Netflix’s response was short and sweet, delivered appropriately enough via Facebook and Twitter: “We agree with President Barack Obama: Consumers should pick winners and losers on the Internet, not broadband gatekeepers.”
The WGA West, not surprisingly, was more verbose. “Reclassification of broadband service as a Title II telecommunications service recognizes that the open Internet works just like the phone lines and will allow the FCC to institute the strong rules the President calls for—no blocking, no throttling, increased transparency and no paid prioritization. The policies outlined by the President will prevent a few online gatekeepers from picking winners and losers and will allow creativity, innovation and free speech to flourish,” WGAW prexy Chris Keyser said.
Showbiz has long been divided on the net neutrality issue, with distributors arguing that they should have more control over their networks when bandwidth-hungry companies like Netflix use them to build profitable businesses, while arts orgs have fretted over the potential loss of the low barriers to entry provided by Internet distribution. The big Kahuna of showbiz lobbying orgs, the MPAA, stayed noticeably silent (so far) on Obama’s statement.
Among watchdog and advocacy orgs, the responses fell in line as expected.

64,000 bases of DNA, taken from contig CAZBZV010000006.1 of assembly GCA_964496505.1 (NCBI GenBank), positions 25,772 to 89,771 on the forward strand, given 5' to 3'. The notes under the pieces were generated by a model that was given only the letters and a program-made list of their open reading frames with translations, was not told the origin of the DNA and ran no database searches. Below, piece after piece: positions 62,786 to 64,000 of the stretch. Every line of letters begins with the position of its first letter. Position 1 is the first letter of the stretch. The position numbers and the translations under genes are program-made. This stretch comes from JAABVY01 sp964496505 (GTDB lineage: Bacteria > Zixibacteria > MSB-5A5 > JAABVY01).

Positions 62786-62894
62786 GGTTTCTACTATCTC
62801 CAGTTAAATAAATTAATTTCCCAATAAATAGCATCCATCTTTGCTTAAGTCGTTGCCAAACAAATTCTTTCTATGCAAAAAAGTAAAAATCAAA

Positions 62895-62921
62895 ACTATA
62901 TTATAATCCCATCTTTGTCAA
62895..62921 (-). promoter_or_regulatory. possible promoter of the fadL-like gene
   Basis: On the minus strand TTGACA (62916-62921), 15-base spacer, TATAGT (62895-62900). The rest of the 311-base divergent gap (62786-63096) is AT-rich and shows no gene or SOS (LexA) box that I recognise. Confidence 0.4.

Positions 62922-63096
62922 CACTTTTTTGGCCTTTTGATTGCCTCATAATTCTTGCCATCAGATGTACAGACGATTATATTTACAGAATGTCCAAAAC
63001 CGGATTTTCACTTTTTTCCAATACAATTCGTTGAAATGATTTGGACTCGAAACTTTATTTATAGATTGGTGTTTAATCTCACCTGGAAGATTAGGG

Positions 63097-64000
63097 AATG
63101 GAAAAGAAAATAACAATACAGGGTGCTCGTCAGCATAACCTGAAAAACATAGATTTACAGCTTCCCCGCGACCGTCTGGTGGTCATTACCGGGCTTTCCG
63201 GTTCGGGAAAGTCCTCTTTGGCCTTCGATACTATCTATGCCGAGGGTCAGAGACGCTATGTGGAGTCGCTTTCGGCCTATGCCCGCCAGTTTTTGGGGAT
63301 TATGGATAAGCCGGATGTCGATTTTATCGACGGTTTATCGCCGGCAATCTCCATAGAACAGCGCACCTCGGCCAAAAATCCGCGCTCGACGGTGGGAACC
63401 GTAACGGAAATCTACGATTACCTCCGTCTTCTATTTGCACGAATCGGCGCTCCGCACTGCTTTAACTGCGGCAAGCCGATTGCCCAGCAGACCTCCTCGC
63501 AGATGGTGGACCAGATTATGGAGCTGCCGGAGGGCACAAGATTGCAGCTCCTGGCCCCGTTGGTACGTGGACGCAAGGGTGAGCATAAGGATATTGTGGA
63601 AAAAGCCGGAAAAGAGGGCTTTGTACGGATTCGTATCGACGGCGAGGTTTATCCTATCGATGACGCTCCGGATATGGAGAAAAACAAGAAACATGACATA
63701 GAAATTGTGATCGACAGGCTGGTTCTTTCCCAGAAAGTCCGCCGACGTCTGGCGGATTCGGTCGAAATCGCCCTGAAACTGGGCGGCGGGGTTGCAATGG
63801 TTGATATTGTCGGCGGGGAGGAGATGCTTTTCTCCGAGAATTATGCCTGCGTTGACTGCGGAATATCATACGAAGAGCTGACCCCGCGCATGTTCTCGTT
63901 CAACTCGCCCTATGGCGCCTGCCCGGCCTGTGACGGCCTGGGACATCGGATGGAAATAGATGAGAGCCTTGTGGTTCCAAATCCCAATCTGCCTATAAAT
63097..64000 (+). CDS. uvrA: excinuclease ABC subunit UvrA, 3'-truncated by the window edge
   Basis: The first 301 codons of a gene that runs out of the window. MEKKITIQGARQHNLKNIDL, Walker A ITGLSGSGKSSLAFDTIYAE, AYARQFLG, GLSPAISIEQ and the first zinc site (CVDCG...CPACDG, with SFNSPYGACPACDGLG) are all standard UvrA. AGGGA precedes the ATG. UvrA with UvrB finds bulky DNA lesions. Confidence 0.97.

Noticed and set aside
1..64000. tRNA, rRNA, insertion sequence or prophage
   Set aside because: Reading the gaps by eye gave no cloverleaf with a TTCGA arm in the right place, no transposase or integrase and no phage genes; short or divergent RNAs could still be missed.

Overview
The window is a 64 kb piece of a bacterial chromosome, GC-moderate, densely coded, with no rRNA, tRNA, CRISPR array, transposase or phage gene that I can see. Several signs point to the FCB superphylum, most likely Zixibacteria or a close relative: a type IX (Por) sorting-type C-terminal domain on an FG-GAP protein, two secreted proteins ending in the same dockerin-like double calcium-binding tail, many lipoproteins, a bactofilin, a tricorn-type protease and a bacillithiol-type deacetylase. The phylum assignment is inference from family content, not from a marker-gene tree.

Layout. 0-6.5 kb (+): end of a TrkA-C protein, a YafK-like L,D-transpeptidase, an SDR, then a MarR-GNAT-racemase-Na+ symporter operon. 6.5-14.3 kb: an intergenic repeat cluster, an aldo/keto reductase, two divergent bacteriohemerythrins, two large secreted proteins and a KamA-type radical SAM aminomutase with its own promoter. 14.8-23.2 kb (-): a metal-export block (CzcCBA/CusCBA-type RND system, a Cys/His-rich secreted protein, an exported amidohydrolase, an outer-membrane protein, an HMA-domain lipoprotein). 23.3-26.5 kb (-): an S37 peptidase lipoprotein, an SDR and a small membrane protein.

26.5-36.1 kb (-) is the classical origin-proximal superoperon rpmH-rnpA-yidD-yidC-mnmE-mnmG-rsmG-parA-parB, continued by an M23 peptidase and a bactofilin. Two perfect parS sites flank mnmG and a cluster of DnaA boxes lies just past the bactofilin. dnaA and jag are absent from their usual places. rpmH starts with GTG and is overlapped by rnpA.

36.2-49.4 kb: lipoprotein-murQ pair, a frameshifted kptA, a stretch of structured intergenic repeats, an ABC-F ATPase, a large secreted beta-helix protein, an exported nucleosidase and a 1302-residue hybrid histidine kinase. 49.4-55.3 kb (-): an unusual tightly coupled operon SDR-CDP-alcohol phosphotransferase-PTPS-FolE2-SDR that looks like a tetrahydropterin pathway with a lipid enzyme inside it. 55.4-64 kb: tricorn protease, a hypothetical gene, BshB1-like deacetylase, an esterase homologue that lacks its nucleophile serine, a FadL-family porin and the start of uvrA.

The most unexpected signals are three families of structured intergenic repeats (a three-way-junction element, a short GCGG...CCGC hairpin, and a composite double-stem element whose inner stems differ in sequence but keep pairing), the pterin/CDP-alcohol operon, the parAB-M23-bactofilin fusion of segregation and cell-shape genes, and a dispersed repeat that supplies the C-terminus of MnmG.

Common Cause gave the President a fist bump: “The President wasn’t kidding when he said he’d take a back seat to no one on net neutrality,” said former FCC commish Michael Copps, an advisor to the org.
Latino advocacy group Presente.org declared it a “huge win for the Internet and for Latinos” and warned “we can’t allow a few corporations to put their profits above access to the Internet for the masses.”
Michael Powell, former FCC chairman and now prexy of the National Cable and Telecommunications Assn., the cable biz’s largest lobbying org, declared that he was “stunned” by the President’s proposal of a “tectonic shift in national policy.” Perhaps in response to the GOP extended its power in the Senate and the House in last week’s midterm elections, Powell suggested the focus should shift away from his old employer to the Capitol building.
“This is truly a matter that belongs in Congress and only Congress should make a policy change of this magnitude,” Powell said. “Congress can easily unravel the legal and jurisdictional knot that has tied up the FCC in crafting sustainable open Internet rules, without resorting to rules of the rotary-dial phone era.”
Tech Freedom, which bills itself as a non-partisan tech policy think tank, bristled at the idea of more federal oversight of the Internet — even if it’s designed to keep the playing field level for all. The org accused Obama of engaging in a “cynical political ploy” that panders to left-leaning activists. It also sounded an alarm that had a whiff of the Red Menace to it.
“Title II would raise a host of other problems, including choking broadband competition, inviting regulation of the rest of the Internet and validating Russia and China’s push to have the International Telecommunications Union regulate the Internet as a telecom service,” Tech Freedom prexy Berin Szoka said.